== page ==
Oclaro currently expects to generate at least $7 million of quarterly cost savings by the end of the fourth full-quarter-post close, which at that time would represent approximately $28 million, or more, annually.

Revenue for the third quarter was $47 million, down slightly from the second quarter’s $50.2 million and down more than 20 percent from the year-ago quarter’s $59.7 million.

For the third quarter of 2009, the company posted a net loss of $13.3 million, or 13 cents a share, compared with a net loss of $6.5 million, or 6 cents a share, for the second quarter and a loss of $5.4 million one year ago. The $13.3 million loss includes $4 million in impairment charges and $3.7 million related to settlement of its legal case with JDS Uniphase Corp. (JDSU), the company said.

On April 10, Bookham reached a license and settlement agreement with JDSU. Bookham had alleged that three US patents held by JDSU and related to tunable laser products are invalid, while JDSU claimed that Bookham had infringed its patents. Under the settlement, Bookham agreed to pay JDSU $3 million in two installments, one on April 15 of this year and the other April 15, 2010. The companies also will refrain from instituting any further patent litigation against each other for four years. Bookham also will pay JDSU a royalty of up to $1 million a year for up to five years for licensing the patents.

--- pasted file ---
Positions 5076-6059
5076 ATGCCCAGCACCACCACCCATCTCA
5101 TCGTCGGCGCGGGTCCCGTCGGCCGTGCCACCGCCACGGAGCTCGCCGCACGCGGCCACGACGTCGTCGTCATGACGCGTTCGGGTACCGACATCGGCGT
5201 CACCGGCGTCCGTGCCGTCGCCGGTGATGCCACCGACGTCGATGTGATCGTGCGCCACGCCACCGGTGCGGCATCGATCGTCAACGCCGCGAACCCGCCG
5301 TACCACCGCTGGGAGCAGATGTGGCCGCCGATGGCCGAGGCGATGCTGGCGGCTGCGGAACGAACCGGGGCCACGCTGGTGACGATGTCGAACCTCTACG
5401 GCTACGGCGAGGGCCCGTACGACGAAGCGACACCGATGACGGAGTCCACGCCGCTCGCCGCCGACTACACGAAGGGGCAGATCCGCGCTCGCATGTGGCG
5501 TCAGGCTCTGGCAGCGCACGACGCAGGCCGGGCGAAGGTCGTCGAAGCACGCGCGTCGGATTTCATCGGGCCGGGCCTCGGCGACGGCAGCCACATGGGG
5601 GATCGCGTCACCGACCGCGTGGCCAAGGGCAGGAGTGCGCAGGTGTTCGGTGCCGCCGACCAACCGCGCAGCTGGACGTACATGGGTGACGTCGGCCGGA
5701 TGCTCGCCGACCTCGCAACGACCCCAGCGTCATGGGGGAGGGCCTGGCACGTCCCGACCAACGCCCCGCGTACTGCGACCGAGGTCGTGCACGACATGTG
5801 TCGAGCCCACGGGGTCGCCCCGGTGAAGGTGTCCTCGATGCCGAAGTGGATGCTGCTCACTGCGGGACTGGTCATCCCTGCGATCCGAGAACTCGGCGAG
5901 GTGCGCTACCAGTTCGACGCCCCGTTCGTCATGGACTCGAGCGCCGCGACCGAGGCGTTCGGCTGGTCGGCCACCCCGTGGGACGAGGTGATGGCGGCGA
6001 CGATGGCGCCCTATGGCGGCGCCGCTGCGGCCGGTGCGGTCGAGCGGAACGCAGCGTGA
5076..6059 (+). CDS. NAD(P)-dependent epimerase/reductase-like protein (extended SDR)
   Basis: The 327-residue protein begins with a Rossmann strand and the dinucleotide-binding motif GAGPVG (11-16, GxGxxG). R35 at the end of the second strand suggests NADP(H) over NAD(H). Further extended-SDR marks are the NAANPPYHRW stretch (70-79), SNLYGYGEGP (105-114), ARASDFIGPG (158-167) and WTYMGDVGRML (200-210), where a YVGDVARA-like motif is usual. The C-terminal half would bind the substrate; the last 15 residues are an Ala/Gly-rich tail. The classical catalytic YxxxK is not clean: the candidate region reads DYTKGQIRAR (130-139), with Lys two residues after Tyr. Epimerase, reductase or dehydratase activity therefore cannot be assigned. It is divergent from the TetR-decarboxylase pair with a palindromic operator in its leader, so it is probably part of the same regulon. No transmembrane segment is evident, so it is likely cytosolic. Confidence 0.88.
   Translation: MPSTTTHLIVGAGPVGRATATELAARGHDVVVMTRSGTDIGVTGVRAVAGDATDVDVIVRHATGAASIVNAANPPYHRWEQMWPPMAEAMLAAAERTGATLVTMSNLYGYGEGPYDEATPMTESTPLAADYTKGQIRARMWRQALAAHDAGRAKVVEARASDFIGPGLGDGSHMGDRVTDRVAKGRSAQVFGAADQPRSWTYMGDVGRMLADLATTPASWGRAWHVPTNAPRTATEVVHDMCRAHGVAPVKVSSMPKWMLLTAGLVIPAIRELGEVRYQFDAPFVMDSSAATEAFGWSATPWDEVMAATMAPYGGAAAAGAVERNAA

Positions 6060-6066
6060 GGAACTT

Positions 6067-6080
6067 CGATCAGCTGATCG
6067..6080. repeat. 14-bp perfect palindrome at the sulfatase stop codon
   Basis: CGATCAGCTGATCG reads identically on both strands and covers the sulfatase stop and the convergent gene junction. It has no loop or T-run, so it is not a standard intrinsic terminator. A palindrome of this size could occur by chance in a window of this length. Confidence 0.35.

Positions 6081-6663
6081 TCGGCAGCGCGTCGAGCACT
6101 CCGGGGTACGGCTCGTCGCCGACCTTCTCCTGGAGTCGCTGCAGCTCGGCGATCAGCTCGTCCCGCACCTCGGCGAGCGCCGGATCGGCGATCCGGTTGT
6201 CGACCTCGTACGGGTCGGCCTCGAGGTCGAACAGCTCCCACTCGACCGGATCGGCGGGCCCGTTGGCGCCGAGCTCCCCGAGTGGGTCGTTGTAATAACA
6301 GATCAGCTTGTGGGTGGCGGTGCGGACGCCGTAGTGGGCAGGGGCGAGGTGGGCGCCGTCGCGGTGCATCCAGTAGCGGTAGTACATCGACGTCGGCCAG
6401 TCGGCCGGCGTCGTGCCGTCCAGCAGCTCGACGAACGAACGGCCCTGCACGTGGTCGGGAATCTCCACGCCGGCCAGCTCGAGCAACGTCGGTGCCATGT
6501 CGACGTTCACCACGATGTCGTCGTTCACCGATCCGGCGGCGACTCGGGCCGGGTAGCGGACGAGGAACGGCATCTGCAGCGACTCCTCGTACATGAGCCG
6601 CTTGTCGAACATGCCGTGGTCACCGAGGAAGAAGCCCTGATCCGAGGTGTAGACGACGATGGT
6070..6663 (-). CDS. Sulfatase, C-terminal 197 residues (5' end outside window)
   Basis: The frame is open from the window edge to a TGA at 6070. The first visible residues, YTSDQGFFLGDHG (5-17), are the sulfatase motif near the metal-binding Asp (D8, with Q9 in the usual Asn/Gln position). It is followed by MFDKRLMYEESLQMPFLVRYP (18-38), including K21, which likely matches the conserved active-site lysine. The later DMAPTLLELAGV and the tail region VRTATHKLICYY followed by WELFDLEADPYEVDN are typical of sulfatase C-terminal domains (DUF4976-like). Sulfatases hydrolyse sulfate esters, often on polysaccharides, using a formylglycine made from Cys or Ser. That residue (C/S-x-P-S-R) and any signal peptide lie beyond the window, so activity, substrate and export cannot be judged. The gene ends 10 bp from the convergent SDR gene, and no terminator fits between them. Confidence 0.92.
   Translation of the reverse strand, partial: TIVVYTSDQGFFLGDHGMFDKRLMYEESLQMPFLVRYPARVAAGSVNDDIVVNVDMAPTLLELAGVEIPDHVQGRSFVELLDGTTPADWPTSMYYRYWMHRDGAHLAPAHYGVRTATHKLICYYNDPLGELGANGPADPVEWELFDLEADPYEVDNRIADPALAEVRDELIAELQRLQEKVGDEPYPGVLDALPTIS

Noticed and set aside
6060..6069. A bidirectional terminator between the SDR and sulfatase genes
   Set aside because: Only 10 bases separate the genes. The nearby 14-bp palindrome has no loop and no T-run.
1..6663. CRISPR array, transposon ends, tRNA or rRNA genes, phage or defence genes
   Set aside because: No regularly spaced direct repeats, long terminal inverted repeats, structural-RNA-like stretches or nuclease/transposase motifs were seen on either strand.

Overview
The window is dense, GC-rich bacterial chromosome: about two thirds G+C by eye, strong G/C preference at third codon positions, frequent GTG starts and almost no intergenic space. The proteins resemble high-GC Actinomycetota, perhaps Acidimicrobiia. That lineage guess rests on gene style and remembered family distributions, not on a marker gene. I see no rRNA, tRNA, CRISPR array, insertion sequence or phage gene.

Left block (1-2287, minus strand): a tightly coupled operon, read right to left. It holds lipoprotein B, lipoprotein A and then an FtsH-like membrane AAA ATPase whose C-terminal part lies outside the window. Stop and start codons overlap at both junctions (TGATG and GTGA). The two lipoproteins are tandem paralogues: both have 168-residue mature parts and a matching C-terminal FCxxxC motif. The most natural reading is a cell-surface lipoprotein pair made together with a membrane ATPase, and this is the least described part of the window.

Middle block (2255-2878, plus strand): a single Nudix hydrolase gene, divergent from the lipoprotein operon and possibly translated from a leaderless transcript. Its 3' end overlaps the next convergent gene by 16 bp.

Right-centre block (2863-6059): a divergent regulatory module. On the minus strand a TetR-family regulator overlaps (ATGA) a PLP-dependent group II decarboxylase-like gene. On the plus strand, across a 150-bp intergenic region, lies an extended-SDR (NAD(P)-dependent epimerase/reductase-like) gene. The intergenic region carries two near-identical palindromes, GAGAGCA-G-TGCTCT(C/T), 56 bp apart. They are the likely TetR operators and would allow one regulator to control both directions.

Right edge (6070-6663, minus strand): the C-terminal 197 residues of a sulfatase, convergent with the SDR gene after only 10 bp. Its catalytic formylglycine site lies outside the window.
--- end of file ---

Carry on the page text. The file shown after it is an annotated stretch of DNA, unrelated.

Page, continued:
“Despite the lower third-quarter revenues that were driven by the economic downturn, we held our adjusted EBITDA [earnings before interest, taxes, depreciation and amortization] close to break-even,” Couder said in a statement Monday. “We continued to execute throughout our business as we positioned ourselves towards achieving our goal of profitability. ... We expect the merger with Avanex Corporation, which closed today, to further accelerate our progress towards profitability.”

The company said results for the fourth quarter, which ends June 27 and will include full-quarter results from Bookham and Avanex results from April 28 through June 27, are expected to include revenue in the range of $67 million to $75 million. Adjusted EBITDA is expected to be in a range from negative $5 million to break-even.

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1. With respect to radiation, a device used to attenuate particular wavelengths or frequencies while passing others with relatively no change. 2. See digital filter.
optical component
One or more optical elements – typically cemented together - in an optical system that are treated as a single group; e.g., a beamsplitter, or a cemented doublet or triplet.
The technology of generating and harnessing light and other forms of radiant energy whose quantum unit is the photon. The science includes light emission, transmission, deflection, amplification and detection by optical components and instruments, lasers and other light sources, fiber optics, electro-optical instrumentation, related hardware and electronics, and sophisticated systems. The range of applications of photonics extends from energy generation to detection to communications and...